The title of the book and the changed name of the farm (it used to be Jones farm, I think, but check on that) is that the farm is actually run by animals. A farm for animals, by animals is the premise under which the pigs work when they encourage the rebellion in their secret meeting.
The animals, of course, are an allegory for men since the pigs who take over the running of things morph to look more and more like men--especially after they move into the house, begin sleeping in beds, and drinking alcohol just as they had seen their human masters do before the takeover. At first, the name change signifies a unity among animals and is the crown of their success as a team. Then as the pigs become more like despots and the animals realize they are worse off under the rule of the pigs than they were under the rule of man, it becomes more of a joke...it is not really a farm which signifies equality among all animals because "some animals are more equal than others".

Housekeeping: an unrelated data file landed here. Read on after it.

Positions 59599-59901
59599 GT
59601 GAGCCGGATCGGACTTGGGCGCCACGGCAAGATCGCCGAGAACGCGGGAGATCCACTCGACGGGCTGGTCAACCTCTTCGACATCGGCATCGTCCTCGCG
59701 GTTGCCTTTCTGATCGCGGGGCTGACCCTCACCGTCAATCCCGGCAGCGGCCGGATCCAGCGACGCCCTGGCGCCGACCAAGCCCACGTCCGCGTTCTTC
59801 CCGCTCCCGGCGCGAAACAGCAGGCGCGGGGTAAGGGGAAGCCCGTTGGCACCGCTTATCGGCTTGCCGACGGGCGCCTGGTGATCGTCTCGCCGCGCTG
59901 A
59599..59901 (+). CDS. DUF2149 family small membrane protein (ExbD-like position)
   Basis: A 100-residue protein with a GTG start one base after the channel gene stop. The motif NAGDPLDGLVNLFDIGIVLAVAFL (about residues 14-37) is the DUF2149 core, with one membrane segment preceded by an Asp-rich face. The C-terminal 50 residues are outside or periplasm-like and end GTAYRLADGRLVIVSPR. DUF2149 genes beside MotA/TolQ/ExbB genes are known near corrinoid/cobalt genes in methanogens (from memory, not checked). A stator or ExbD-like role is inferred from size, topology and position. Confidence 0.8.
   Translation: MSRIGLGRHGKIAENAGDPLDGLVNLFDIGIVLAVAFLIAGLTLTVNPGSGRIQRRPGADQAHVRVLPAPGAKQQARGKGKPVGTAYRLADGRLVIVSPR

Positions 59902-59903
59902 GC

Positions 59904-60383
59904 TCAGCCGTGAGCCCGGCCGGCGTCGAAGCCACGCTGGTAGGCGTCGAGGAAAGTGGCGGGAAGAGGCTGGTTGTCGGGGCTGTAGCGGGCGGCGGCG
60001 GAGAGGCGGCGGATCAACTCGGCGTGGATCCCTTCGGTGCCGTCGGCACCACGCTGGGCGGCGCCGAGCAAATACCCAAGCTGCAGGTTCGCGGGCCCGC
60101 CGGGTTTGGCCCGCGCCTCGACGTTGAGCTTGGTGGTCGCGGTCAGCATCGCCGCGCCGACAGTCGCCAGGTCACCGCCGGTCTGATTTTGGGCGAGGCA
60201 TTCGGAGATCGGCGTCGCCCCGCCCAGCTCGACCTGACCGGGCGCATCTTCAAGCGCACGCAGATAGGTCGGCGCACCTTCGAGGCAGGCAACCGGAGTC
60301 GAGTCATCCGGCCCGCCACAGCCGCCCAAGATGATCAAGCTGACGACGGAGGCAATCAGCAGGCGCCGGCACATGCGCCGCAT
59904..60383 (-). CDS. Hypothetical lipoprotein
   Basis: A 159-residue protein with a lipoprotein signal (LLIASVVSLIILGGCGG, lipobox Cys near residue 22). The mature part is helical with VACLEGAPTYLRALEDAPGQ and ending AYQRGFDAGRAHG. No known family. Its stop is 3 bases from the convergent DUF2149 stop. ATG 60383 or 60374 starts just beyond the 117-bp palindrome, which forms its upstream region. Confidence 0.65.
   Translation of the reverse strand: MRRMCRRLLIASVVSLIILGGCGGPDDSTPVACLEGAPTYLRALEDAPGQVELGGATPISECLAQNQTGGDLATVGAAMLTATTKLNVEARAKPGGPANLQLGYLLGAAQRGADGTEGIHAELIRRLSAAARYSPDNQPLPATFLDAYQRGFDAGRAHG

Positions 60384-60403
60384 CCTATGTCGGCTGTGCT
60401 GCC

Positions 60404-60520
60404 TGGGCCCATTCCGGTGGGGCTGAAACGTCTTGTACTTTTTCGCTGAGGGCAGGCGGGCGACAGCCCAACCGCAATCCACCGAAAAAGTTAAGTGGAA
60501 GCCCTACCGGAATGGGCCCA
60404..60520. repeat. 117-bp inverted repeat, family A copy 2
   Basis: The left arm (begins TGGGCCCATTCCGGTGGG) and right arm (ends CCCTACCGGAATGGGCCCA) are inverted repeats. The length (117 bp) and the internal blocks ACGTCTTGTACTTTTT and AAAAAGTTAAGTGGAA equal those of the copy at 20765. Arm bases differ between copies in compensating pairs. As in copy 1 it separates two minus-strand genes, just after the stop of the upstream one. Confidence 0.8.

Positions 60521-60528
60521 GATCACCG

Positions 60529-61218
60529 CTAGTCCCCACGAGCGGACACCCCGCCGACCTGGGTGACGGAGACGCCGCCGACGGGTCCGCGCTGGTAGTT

amy, the farm was called "Manor Farm"
George Orwell's Animal Farm, published in 1945, was a political allegory, satirising the corruption & cruelty of the Stalinist era in the post-Revolution Russia. A group of animals--boars,pigs, horses, hens--take the possession of a manor farm to convert it into an animal farm. This parodies the Russian Revolution of 1917 & goes on to expose in the form of a fairy-tale how the Bolshevik leadership made a travesty of the ideals of socialism, of the ideal of equality for all. The animals reflect the shortcomings & corruptions of the revolutionary leadership as they emulate human speech and conduct. The marginalisation of Snowball and the victory of Napoleon allegorises the animalism of the Bolshevik state under the leadership of Stalin, the dystopia of 'all men are equal' being subverted to 'all men are equal, but some men are more equal than others'.